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Posted by Michael Milone on May 3, 2017
A colleague and I have been looking at progress and outcome measures for a number of students using different interventions. We are doing this the old-fashioned way, not through data analytics (all the rage these days), but by reviewing every single detail we can find. These data are being plotted visually to see if some patterns emerge that might allow us to draw some general conclusions.
After much plotting and discussion, we came to a remarkably insightful conclusion that I would like to share with you. (Slight drumroll, please.) We had no idea what was going on.
Some of the students were engaging in what appeared to be random behavior. They would get easy things wrong, hard things right, and mix in a lot of skipped activities. Others would do well for a period of time and then seem to shut down. A third group did just the opposite, wandering aimlessly through relatively simple activities and then suddenly finding their inner genius.
For a variety of reasons, we have not been able to interview these students. We hope to put a system in place by which early-on we can identify these students and their learning experiences, and talk to them directly or through an intermediary. It would be fascinating to hear what they are thinking.
This is not a trivial exercise. The number of students who fall into the category of “mysterious learners” on either a regular or periodic basis is instructionally meaningful. In discussing this with teachers, and based on our own experiences as educators, it also is very frustrating.
These students typically have no diagnosed or suspected learning issues. They just don’t seem to respond successfully to instructional practices that are effective with other students with similar characteristics.
Although we have not yet been able to interview any of the students in our current analysis, I have been able to reconstruct some conversations I’ve had with students throughout the years. I even managed to track down one of them from more than 20 years ago. She was, at the time, doing OK (not great) in high school but completely bombed the SAT. I was recruited to tutor her, which I was happy to do, since I was a friend of the family. She was polite, only slightly engaged, and barely motivated. I gave her a little assignment and said we would review it in the next session.
We reviewed her work by having her explain her responses without knowing if they were correct or incorrect. Something fascinating happened. For her correct responses, she explained quickly and clearly why they were right. For the incorrect responses, she began questioning her own thinking processes and usually changed her answer to the correct option.
During the next few sessions, we did the same thing, and in the space of a few weeks, the number of initially correct responses increased dramatically. She also became better at explaining her incorrect responses and recognizing her misunderstanding or lack of information.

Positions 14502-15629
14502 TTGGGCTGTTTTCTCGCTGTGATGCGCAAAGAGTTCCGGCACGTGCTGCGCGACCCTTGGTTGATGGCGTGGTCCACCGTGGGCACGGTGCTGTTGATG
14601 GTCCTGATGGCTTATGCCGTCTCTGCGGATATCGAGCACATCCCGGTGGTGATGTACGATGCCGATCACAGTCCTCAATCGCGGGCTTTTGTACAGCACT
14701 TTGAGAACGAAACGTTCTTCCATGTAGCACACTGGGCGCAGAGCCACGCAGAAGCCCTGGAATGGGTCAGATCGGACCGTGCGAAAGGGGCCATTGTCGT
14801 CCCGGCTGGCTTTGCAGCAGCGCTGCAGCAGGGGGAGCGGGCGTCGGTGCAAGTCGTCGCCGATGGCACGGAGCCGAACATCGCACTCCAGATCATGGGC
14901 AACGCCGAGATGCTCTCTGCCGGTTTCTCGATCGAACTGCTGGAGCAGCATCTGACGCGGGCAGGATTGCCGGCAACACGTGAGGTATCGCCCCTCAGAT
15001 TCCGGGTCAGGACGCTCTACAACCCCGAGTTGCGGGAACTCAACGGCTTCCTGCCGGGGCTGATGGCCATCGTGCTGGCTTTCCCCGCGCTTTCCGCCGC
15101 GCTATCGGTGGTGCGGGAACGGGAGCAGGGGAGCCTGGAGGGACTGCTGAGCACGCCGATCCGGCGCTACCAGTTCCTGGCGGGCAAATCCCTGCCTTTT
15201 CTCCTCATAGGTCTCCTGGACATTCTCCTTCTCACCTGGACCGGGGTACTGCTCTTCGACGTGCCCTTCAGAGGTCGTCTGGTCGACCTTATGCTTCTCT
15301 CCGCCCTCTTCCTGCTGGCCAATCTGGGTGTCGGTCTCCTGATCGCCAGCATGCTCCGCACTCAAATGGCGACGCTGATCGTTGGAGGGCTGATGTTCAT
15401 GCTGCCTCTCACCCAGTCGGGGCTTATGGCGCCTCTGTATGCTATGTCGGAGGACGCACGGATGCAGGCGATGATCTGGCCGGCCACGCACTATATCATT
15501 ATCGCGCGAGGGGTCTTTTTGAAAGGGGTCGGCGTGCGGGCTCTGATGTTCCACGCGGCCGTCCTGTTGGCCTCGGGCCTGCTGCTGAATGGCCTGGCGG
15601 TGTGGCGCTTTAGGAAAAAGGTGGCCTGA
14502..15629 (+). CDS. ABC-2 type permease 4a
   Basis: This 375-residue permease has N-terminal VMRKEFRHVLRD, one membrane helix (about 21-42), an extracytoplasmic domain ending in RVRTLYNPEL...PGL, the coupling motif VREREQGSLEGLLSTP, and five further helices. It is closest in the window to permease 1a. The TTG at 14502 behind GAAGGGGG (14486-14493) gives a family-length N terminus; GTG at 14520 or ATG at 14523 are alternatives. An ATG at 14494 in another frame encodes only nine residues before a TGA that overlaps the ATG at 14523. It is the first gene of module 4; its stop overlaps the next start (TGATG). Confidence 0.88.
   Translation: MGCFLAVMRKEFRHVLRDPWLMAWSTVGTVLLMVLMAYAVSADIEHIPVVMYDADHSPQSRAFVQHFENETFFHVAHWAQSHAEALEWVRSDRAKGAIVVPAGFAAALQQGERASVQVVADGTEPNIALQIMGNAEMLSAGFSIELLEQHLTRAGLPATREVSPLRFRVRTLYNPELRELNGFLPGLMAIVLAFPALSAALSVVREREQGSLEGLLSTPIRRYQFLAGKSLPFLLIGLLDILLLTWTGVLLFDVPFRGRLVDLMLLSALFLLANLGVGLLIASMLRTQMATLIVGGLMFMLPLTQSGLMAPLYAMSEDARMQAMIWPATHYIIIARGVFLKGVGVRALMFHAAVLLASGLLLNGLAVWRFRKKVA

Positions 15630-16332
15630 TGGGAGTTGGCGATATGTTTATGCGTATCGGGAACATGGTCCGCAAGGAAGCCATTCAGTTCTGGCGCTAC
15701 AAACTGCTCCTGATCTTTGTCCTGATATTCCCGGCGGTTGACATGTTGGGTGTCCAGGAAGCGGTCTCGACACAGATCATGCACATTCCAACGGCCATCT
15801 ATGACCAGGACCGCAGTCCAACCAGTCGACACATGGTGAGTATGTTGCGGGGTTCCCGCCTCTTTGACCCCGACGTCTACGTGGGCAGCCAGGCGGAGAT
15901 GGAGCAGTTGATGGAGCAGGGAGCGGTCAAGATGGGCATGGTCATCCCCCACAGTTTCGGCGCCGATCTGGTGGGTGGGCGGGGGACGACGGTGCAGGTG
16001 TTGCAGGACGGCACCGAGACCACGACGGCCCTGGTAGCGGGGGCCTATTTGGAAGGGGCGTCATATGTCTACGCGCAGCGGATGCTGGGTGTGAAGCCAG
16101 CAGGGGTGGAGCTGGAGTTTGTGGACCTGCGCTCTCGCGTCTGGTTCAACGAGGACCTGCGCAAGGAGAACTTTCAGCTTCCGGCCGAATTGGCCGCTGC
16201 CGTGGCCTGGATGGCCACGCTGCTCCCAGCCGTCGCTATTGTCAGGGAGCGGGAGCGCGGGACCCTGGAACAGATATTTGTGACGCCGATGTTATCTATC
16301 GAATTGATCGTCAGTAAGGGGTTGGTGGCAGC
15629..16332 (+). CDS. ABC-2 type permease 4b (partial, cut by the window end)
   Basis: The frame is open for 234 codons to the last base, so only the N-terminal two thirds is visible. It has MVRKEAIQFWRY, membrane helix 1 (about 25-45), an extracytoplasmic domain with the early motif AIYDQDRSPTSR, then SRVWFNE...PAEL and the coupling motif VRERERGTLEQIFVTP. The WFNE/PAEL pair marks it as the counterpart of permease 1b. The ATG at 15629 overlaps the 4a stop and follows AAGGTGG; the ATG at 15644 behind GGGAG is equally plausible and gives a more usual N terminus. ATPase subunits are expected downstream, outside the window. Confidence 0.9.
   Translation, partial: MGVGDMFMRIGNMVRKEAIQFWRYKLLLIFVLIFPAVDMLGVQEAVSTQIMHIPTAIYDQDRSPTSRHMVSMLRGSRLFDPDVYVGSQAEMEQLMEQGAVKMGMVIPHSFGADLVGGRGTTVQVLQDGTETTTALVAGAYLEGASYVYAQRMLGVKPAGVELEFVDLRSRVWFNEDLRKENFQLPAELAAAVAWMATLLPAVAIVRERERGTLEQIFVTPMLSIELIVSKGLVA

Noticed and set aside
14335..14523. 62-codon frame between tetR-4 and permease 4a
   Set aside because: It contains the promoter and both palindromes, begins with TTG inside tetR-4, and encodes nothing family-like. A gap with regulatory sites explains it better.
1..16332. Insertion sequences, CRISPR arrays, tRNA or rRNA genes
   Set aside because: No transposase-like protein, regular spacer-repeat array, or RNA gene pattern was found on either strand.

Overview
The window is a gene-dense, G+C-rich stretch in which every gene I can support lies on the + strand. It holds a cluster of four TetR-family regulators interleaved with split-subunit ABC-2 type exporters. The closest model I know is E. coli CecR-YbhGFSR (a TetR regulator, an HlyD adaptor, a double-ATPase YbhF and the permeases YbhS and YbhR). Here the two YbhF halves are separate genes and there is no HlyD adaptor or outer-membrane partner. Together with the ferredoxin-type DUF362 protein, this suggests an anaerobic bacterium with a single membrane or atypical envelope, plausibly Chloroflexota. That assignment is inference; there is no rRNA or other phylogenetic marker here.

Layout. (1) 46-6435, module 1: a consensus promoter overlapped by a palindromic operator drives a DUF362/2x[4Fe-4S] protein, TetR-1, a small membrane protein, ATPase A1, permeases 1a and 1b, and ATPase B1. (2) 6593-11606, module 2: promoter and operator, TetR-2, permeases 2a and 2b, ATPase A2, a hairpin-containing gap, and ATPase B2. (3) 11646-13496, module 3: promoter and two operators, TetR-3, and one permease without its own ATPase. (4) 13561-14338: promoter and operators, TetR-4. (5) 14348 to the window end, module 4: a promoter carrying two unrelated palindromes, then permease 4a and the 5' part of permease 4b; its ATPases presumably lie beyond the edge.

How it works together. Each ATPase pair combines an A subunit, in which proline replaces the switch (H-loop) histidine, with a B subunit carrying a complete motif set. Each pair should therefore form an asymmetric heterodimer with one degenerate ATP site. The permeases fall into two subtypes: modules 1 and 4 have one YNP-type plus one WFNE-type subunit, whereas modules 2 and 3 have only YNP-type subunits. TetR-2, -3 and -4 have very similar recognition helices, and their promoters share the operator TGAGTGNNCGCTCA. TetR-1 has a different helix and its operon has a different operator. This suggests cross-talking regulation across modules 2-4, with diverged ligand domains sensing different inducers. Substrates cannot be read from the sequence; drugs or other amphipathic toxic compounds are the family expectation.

This occurred during the spring of her junior year in high school, and her grades overall for that semester were a little higher than the previous few semesters. During her senior year, her grades were better than ever, she did much better on the SAT, and she was accepted at her first choice college. She has enjoyed a very successful career since graduating from college in four years.
When I recently spoke with her about this transformation, she was at first self-effacing. She didn't even remember it as a major turnaround. As we spoke, she suggested her “before” was a reflection of a lack of confidence and an unwillingness to commit to serious thinking. It seems she was simply not that interested in working hard at thinking during school and when doing her homework, and she wasn’t really given an opportunity to review and analyze her work. She expressed a very strong feeling that having an opportunity to review her work in a nonjudgmental situation made her feel more confident about her ability and more willing to self-evaluate. This very quickly migrated to thinking more analytically and getting it right the first time.
I would love to take credit for suggesting this strategy to her, but I didn’t. She discovered it herself. It was almost as if she came to the growth mindset about herself long before it was cool. Although she is only a sample of one, I wonder if some other mysterious learners might do better if they had more opportunities for self-reflection and analysis in a nonjudgmental situation. I realize teachers and students have many competing pressures to which they must respond, and that time is a very limited resource in school. It might be nice, however, if teachers and students found just a little time to try the strategy that worked so well for the young lady I described.
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